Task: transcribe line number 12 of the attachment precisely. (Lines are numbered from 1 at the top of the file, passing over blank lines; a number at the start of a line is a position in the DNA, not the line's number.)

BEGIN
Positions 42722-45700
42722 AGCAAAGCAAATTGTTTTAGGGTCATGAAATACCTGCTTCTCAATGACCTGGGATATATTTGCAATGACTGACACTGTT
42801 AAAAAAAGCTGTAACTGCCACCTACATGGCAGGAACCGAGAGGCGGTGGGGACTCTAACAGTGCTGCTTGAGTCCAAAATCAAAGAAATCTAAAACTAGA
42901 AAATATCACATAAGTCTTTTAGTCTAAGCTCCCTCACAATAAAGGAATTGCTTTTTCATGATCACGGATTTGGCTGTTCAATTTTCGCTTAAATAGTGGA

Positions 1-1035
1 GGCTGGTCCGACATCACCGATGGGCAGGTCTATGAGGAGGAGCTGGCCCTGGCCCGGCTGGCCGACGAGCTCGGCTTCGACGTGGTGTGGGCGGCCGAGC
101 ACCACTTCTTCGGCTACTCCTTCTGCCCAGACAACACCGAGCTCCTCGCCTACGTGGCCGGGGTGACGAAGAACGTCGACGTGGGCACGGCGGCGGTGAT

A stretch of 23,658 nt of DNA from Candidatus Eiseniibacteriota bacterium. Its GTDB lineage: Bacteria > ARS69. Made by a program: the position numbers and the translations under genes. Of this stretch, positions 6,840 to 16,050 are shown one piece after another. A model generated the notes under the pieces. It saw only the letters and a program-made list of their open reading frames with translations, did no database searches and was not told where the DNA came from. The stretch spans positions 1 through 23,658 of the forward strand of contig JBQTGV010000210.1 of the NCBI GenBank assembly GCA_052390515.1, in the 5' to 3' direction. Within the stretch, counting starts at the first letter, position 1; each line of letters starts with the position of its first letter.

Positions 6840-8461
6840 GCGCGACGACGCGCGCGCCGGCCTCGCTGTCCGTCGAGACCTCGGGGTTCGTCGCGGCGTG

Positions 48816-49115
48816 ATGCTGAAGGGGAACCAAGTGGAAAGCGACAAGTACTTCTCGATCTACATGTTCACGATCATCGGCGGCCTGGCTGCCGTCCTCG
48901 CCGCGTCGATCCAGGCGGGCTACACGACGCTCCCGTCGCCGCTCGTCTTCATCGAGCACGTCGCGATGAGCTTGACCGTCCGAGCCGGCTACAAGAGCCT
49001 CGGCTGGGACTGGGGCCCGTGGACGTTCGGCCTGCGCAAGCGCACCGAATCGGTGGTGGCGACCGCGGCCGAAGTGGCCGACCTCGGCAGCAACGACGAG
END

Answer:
48816 ATGCTGAAGGGGAACCAAGTGGAAAGCGACAAGTACTTCTCGATCTACATGTTCACGATCATCGGCGGCCTGGCTGCCGTCCTCG